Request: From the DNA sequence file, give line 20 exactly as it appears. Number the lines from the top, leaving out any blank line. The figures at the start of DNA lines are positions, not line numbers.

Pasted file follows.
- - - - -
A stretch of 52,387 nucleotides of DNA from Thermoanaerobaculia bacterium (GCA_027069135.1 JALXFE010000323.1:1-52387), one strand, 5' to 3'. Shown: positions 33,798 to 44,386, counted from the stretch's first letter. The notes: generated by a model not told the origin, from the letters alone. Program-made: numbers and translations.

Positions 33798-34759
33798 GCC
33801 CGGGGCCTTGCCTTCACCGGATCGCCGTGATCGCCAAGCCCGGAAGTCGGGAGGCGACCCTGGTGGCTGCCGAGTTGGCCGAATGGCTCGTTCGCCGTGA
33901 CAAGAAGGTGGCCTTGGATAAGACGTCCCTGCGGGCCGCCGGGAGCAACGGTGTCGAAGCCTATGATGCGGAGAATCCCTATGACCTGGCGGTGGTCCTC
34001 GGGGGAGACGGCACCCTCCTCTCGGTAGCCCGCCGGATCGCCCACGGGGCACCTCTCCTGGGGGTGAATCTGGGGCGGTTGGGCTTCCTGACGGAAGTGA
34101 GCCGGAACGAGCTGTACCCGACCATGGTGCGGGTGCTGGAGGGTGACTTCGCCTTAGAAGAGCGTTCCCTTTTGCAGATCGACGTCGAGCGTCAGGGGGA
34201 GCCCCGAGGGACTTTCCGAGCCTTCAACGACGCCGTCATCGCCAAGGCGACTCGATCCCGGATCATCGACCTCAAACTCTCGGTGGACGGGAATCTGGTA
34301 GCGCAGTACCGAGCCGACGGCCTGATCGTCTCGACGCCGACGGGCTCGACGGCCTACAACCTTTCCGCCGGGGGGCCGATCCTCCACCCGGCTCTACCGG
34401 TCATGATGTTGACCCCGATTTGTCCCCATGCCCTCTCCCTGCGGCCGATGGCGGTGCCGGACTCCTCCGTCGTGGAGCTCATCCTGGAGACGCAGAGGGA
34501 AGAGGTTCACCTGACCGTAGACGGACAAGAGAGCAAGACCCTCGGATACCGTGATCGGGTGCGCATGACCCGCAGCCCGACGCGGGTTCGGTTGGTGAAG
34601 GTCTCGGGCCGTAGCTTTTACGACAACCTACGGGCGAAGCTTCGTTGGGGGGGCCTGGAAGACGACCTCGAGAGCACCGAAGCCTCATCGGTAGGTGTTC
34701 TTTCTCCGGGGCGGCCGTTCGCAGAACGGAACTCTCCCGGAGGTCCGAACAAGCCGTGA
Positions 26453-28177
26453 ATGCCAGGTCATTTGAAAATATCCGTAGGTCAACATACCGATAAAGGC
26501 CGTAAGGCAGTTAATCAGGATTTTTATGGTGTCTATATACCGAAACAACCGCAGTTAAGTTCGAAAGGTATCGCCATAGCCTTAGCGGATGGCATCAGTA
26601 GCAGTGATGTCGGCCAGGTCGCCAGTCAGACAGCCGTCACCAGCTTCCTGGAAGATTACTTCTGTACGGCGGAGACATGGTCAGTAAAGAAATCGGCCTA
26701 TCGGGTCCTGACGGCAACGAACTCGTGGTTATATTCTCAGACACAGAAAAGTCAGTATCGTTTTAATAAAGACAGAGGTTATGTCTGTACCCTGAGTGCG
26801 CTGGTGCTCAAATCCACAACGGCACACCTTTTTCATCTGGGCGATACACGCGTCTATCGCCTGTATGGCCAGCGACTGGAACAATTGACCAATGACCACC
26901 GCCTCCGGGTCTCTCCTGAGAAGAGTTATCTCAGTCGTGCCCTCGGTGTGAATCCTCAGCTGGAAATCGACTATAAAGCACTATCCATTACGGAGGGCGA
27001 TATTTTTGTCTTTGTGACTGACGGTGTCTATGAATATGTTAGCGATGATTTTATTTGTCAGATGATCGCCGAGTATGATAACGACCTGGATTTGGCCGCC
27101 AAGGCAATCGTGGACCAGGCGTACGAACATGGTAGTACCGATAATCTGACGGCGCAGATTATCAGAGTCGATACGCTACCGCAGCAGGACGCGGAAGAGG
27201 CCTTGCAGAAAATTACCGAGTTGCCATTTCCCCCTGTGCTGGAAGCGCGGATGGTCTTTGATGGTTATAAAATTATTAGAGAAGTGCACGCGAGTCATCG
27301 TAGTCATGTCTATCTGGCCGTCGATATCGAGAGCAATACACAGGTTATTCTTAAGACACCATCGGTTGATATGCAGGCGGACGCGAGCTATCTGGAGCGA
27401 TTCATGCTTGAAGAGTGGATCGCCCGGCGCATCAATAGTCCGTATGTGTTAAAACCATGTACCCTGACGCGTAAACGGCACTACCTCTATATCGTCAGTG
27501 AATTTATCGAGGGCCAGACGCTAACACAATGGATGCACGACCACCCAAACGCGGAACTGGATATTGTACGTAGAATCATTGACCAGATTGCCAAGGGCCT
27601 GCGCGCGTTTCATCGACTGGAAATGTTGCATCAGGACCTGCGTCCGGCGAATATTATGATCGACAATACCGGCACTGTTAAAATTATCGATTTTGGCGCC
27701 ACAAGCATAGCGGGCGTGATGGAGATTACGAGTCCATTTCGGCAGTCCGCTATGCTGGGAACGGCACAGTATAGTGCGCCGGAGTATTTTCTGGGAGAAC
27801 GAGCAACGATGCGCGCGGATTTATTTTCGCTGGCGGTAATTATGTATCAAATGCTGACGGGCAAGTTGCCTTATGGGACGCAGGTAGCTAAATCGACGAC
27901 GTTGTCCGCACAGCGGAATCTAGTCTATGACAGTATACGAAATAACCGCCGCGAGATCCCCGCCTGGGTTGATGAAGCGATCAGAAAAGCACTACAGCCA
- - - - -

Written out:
26901 GCCTCCGGGTCTCTCCTGAGAAGAGTTATCTCAGTCGTGCCCTCGGTGTGAATCCTCAGCTGGAAATCGACTATAAAGCACTATCCATTACGGAGGGCGA